The entwined stories of winter-run Chinook and L25 illustrate the larger web of life that salmon weave, noted Rachel Johnson, biologist at the National Oceanic and Atmospheric Administration’s Southwest Fisheries Science Center.
Salmon don’t make up a monolithic block, but are a mosaic of populations, particular to their place, each convolved with certain environmental conditions and with other species they support.
“Their behaviors, and how and where they aggregate, the timing of their migration — are cues for animals looking to eat them,” Johnson said.
In this way, the decline of the orcas, hunting Chinook heading back to the Snake, Columbia and Sacramento rivers, is connected.
L25 was photographed with her family off Monterey Bay in the spring of 2019, and it’s likely she continues to forage there for Chinook — like her mother, and her mother before her.
Historically, winter-run Chinook spawned in cold mountain streams. But construction of Shasta Dam without fish passage confines them to spawning in the baking-hot Central Valley floor, in the main stem of the Sacramento River below the dam.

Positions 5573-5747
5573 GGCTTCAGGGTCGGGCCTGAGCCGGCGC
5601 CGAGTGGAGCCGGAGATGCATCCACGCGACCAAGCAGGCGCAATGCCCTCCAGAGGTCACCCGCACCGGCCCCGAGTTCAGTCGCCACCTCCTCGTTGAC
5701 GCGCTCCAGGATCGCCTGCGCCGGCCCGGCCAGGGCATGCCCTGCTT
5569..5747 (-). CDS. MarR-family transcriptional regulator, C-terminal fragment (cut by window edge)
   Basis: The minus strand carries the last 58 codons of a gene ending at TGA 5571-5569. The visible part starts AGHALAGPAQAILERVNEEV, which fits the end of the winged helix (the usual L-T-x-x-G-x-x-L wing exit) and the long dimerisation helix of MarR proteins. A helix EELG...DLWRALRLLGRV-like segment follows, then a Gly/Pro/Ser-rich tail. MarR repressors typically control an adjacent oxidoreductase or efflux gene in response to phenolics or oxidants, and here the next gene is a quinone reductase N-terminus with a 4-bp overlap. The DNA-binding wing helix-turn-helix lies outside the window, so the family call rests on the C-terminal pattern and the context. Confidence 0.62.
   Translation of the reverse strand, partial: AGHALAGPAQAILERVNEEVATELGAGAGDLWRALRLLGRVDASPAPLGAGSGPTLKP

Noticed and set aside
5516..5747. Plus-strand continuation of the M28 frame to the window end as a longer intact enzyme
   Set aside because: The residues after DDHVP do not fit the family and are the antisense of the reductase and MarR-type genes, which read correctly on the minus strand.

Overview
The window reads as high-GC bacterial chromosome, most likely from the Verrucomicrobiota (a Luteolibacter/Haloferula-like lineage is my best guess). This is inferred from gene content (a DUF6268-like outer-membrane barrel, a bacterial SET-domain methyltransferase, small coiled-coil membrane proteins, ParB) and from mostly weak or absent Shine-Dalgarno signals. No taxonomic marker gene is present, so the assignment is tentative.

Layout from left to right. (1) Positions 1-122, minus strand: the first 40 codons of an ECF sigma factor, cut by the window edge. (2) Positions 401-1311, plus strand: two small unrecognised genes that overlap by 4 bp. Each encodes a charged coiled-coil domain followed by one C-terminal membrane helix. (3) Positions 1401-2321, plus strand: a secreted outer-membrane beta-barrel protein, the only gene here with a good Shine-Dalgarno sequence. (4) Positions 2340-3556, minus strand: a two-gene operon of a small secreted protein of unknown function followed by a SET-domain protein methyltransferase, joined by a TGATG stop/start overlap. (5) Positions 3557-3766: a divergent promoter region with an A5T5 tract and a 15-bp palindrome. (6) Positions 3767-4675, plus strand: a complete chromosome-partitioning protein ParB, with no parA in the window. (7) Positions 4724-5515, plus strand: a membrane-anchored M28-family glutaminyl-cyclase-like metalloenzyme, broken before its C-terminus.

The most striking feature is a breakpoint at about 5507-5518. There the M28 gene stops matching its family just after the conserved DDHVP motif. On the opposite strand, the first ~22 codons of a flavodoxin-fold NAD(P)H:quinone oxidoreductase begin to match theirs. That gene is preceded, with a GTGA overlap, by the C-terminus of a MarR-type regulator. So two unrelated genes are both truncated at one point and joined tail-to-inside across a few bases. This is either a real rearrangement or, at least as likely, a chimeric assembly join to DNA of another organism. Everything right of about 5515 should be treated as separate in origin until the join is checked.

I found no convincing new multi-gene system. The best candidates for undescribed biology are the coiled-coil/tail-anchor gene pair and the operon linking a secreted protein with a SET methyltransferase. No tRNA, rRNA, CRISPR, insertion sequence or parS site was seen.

Dam operators release precious water during the spawning run from deep in the reservoir, effectively trying to make as least part of the river function like the cold mountain streams that allowed these endangered Chinook, the only summer-spawning Chinook in the world, to thrive.
During the peak of their run this summer, the fish are confronting water so hot, they are acting strangely, bumping into boats, covered with fungus and even dying before they spawn, reports Doug Killam, senior environmental scientist with the California Department of Fish and Wildlife. Efforts to understand why are ongoing, but high water temperatures are a likely culprit, Killam said.
Usually the Bureau of Reclamation operates Shasta Dam to maintain a pool of cold water, for winter-run Chinook, stretching some 60 miles downstream from the base of the dam.
But this year, the river system is so stressed by competing uses, heat and drought that the cold-water pool will shrink to just 5 miles by the end of the season, Killam said. “When the cold water is used up and the river heats up above 62 degrees, any eggs in the gravel at that point are basically toast.